Remembering there were reserved seats on the primera classe buses, I mused they must have abandoned the assigned seating because no one paid any attention to it anyway. When we climbed aboard the bus that was to take us to San Blas in 1984, I remember there were two people sitting in the seats that had been assigned to my husband and me. We said nothing, and took seats in another part of the bus.

When at last the driver indicated the 2005 bus was about ready to take off, I climbed aboard and sat in the second seat on the right-hand side. Almost immediately, an older Mexican gentleman told me I was in his seat. He asked to see my ticket. Mind you, almost all this communication was accomplished using hand signals. I wasn’t sure what was going on.

“Ah, cinco,” he said, pointing to the number, 5, previously overlooked, on my ticket. He pointed to the seat across the aisle.

“Lo siento,” I apologized, and stepped across the aisle to take my correct seat. A Mexican lady of my approximate age and weight sat down beside me in the aisle seat. We were a bit crowded. Our passenger list now numbered six, but I knew we would pick up more who would hail the bus from the roadside.

We were soon out of town and back on the jungle curves where we were to spend the next two hours if we were lucky. If we were not lucky, we would either spend the time in the hospital or in the morgue.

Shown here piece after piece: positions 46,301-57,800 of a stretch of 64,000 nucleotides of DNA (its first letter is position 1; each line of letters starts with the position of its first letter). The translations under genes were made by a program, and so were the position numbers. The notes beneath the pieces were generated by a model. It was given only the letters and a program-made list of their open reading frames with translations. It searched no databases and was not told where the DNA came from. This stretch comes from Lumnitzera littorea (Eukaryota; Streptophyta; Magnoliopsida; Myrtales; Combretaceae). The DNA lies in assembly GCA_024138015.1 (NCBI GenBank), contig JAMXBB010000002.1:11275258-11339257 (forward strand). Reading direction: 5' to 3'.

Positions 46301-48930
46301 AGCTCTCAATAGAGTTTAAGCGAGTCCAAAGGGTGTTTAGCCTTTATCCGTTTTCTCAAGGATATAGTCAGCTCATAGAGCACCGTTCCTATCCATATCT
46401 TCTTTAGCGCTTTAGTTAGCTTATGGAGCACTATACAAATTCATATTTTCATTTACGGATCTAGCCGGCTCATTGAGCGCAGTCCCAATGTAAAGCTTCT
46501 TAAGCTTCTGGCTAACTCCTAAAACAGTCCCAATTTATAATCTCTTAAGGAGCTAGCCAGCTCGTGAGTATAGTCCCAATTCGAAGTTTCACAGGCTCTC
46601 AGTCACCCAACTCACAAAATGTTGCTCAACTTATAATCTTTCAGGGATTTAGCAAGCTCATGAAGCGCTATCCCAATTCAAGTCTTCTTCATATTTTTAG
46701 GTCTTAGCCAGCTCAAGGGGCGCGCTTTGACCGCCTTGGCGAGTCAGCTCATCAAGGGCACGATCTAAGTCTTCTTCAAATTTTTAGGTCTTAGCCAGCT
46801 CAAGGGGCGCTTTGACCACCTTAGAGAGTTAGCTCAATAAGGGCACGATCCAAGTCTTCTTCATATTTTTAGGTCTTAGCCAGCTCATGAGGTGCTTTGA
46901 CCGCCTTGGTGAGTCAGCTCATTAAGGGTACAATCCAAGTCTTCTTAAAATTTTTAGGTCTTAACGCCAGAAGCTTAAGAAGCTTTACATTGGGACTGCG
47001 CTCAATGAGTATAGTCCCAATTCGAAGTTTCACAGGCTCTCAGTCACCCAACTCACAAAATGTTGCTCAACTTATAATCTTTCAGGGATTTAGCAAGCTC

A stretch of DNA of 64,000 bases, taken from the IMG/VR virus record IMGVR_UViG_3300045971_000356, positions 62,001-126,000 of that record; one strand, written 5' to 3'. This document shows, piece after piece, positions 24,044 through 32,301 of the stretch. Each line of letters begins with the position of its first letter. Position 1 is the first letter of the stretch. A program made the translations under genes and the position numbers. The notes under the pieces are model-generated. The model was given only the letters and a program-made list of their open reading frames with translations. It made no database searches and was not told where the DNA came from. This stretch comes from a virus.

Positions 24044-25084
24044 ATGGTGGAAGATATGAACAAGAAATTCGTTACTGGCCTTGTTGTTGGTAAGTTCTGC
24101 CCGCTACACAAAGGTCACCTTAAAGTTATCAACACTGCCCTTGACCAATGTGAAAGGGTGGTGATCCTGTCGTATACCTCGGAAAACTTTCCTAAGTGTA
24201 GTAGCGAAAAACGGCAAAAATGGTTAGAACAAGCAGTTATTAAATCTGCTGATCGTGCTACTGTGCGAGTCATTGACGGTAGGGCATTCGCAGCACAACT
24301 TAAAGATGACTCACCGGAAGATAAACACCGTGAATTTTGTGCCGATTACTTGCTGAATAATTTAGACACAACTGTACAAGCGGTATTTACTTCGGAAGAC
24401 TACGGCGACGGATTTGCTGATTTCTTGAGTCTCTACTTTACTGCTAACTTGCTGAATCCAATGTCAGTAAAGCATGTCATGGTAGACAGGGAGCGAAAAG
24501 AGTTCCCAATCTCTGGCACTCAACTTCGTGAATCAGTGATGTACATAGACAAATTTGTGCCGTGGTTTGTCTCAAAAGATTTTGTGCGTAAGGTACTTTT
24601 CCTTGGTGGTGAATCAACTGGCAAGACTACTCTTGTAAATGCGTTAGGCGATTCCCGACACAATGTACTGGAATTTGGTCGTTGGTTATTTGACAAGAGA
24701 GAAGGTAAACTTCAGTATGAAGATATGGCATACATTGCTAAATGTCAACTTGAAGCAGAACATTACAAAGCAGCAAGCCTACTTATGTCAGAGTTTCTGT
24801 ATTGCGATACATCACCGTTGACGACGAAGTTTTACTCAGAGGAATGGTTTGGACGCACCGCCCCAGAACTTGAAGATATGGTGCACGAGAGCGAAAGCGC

The driver, obviously trying to break a land speed record, “put the pedal to the metal,” as we said in those carefree teen years. We zoomed through the jungle missing by mere inches vehicles coming from the opposite direction.

There were tiers of mountains, fading into blue haze on the horizon. There were banana fields, agave and tobacco fields and thick jungle foliage sprinkled with the intense colors of tropical flowers. Yes, it was beautiful. I half expected to see Sigourney Weaver at the edge of the jungle cooing to a mountain gorilla. I did spot a truly fine iguana that blinked its eye as the bus sped by.

I tried to think only of the breathtaking scenery, but mostly I was scared.

Suddenly feeling a little sick, I slid the window open next to my face and drew in the fresh air. About this time, the lady in the seat beside me drifted off to dreamland. Sharp curves to the right caused her sleeping body to lean into my terrified one, crushing me against the side of the bus. She neither knew nor cared that the Angel of Death awaited us at the apex of every hairpin curve. Had he not claimed many a life at a curve in this very road, now marked with a memorial cross? Had he not called home many at one time where the curve was marked with many crosses, no doubt done in by a bus crash?

My seatmate seemed perfectly comfortable as she took her afternoon siesta. The line was crossed when her head drifted toward my shoulder. She also neither knew nor cared that I have a life-long prejudice against being touched by strangers. The same prejudice had already been breached in Tepic by the cop.